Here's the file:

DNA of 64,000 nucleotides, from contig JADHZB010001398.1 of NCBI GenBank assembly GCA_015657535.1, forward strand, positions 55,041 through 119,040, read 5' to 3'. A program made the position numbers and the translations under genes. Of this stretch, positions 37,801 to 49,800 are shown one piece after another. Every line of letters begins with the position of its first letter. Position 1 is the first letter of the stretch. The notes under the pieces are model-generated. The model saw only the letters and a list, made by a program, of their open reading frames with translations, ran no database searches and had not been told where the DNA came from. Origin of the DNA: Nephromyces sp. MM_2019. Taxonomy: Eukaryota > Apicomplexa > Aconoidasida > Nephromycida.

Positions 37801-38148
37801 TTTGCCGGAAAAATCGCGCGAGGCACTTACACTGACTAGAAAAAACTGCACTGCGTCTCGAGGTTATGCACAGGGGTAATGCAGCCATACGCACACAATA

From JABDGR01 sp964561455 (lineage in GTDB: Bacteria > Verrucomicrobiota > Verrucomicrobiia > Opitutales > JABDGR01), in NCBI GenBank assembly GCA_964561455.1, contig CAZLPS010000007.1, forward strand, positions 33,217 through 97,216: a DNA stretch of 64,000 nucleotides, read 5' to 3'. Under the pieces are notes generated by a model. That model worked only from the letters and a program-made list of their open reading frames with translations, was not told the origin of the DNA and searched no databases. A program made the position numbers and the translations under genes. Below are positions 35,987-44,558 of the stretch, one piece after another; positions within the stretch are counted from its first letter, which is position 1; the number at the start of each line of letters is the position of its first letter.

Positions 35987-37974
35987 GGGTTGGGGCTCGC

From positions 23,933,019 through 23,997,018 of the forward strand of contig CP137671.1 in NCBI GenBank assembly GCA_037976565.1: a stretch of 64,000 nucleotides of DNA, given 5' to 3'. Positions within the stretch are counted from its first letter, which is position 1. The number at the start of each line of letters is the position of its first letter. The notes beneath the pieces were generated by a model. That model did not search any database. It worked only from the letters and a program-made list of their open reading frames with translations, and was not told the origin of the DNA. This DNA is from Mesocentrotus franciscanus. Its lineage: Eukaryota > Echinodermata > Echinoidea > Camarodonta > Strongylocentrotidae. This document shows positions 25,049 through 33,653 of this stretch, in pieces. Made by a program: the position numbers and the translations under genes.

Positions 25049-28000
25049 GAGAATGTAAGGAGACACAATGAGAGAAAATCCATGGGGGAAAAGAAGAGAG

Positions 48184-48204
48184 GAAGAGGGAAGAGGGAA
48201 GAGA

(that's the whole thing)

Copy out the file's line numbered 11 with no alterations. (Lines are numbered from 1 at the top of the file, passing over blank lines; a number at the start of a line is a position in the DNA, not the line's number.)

48184 GAAGAGGGAAGAGGGAA